Day’s Verse:

They heard the sound of the Lord God walking in the garden in the cool of the day, and the man and his wife hid themselves from the presence of the Lord God among the trees of the garden.

Genesis 3:8


Yesterday I crawled into bed at 8:15 pm. When I woke up at 7:45 the world felt fresh, clean, and new – until I realized I have a Rhetorical Theory paper on Ways of Seeing due soon. This paper I would be most unwise to put off, as the book has both stymied and frustrated me beyond words. I can only imagine the vast joy I will experience given the number of hours such a paper will deserve.

Yet although such a paper really does demand many hours of diligent thinking and writing, I know much of the class – perhaps up to 50% – will leave it until the day or night before. Perhaps some of the papers will even start their existence in the few hours before that noon class. What does this say about me? Last time, despite my diligence in writing multiple drafts and careful editing, the professor disliked my work, resulting in a most negative grade (and feeling when I saw that grade). Since then we have turned in another paper, which I practically sweated blood to get right; my knees knock at the thought of her handing it back to us, my damp fingers flipping to the last page, eyes skittering down to the bottom, heart sinking… So how is it that so many people throw something together at the last minute? Do they have no respect for the value of their own work? Is it laziness? Disinclination to suffer longer than they have to? Incapability to actually behave responsibly? What makes a person decide that entertaining oneself over the weekend instead of working is the wise, or if not wise at least the correct, decision? College isn’t about fun. It’s about the fact that we pay almost $40,000 a year to live and learn here, so that wasting that time playing is wasting that money most extravagantly.

Some of this view may come from my recent experiences in my ethics class. I have increasingly realized that regardless of the number of safety nets, rules, regulations, peer-reviews, and codes of ethics surrounding a topic, ultimate responsibility falls on the individual. A person of impeccable character will not need the rules to do the right thing in a difficult situation, while a person of bad personal values is sure to disregard codes of ethics anyway. I’ve just felt that the responsibility for behaving morally, accepting the necessity to live an ethical life, must come down to the individual. Personal responsibility isn’t called personal for nothing.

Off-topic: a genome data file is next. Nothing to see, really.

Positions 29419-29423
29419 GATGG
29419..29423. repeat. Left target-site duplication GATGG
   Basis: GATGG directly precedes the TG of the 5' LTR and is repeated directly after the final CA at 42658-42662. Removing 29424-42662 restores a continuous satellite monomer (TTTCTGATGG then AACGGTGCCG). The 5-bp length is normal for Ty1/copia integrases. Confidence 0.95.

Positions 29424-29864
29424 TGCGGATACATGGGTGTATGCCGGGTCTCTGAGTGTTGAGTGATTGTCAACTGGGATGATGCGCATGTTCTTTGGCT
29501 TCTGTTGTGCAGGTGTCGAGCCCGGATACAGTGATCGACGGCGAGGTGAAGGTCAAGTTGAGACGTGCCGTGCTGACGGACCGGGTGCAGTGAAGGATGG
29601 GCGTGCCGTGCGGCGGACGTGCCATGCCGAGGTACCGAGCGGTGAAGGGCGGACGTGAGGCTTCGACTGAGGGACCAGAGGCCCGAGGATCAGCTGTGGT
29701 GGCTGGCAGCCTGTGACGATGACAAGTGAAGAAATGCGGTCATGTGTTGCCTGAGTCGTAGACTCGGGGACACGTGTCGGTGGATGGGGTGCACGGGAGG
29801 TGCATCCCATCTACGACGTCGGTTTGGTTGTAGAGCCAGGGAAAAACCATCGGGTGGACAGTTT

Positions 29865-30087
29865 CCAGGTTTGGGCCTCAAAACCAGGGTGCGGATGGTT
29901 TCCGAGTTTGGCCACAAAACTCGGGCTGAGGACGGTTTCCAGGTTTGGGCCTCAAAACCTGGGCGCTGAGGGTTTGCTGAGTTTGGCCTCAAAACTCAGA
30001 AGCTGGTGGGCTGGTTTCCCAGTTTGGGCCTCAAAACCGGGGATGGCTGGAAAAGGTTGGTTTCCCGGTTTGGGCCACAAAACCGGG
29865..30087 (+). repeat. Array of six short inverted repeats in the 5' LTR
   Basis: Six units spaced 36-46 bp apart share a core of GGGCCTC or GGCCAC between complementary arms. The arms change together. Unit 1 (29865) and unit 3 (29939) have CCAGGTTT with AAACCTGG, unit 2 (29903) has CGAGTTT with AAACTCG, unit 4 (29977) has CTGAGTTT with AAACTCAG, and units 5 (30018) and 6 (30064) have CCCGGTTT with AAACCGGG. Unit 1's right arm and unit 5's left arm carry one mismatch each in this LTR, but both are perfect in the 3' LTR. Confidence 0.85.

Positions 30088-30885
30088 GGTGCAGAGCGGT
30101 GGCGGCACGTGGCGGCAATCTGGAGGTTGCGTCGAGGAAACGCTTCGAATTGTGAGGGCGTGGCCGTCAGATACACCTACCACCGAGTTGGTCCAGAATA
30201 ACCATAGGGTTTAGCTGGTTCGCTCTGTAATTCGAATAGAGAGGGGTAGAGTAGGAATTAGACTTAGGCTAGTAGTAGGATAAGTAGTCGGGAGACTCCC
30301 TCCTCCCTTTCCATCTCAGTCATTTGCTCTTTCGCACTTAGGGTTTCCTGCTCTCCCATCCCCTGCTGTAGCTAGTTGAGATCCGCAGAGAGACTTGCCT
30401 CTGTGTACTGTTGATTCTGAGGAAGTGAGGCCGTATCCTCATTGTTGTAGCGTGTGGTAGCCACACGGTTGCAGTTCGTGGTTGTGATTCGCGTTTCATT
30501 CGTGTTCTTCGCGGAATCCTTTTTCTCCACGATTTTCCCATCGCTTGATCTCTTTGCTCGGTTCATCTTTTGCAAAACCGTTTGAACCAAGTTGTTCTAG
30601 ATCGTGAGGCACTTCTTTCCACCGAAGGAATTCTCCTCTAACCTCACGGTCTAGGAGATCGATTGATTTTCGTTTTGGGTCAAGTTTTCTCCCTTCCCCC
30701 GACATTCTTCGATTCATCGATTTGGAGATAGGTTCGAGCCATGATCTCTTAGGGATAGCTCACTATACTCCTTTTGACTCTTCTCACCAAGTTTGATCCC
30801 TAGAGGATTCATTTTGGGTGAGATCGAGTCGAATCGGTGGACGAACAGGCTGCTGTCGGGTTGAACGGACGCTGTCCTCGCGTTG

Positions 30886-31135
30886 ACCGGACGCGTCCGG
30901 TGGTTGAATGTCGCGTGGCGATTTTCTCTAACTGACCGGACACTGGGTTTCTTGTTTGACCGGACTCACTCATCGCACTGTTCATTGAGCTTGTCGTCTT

On a different topic, I highly recommend the flash animation of Faust, though only the trailer and Episode 1 have come out yet.

– KF –

6 thoughts on “Location, Mutation, Fragmentation

  1. I think college is about the balance of fun and work. You pay 40,000 dollars not only for the classroom experience and knowledge, but for the social experience of being comfortable around others, making friends, exploring relationships with others in order to become more comfortable around people in general, to develop social skills I guess. I personally procrastinate because I guess I don’t view classes as importantly as you do. I see them as ways of broadening my knowledge, but also as steps toward my degree, which is ultimately the ending ‘prize’ of college.

    I often find that when I’m working last minute, I’m also more motivated by the pressure. A paper due in a class is I guess just sort of another thing to me to get done, so I’ll devote my weekends to actually having free time from the school week. I don’t think that procrastinating necessarily denotes irresponsibility if it’s done in such a way that the work produced is on time and acceptable.

    I think my whole ph

  2. Oops I ran out of room. *Ahem*

    I think my whole philosophy is that in my life, college is four years of freedom to discover who you are, to develop the opinions and disciplines that you will adapt as an adult. I put personal relationships very far above work, because I know that in the end the work is not that important compared to the relationships and memories that will last far longer than after the paper’s turned in.

  3. p.s. I think whatever makes someone the happiest should be the route that they take. I guess a question to ask here would be do you feel truly happy dedicating this much time to school-related work?

    I’m definitely not trying to pick a fight or an argument. I guess our views are just very different. I see excess time unnecessary to write a good paper, but I know that you feel the opposite. i guess I feel like if it becomes my life, I’ll miss out on so much more valuable experience that will apply to my life in the future.

  4. that and I’m lazy, haha.

    wow I’ve left many comments! and I’m leaving another! I could do this all day!

    aww william’s drinking. He says hello!

  5. You raise some good points. I’m afraid I may’ve come down too hard on procrastinators, who – as you reasonably point out – have different priorities from me. That doesn’t mean that those are wrong, just not what I would do. Also you are absolutely right that personal relationships are more important than schoolwork. For a workaholic perfectionist like myself, that aspect of life easily fades into the shadows while the immediate priorities of schoolwork and finding a career inappropriately take over. It’s a balancing act, and each of us finds a different right kind of balance.

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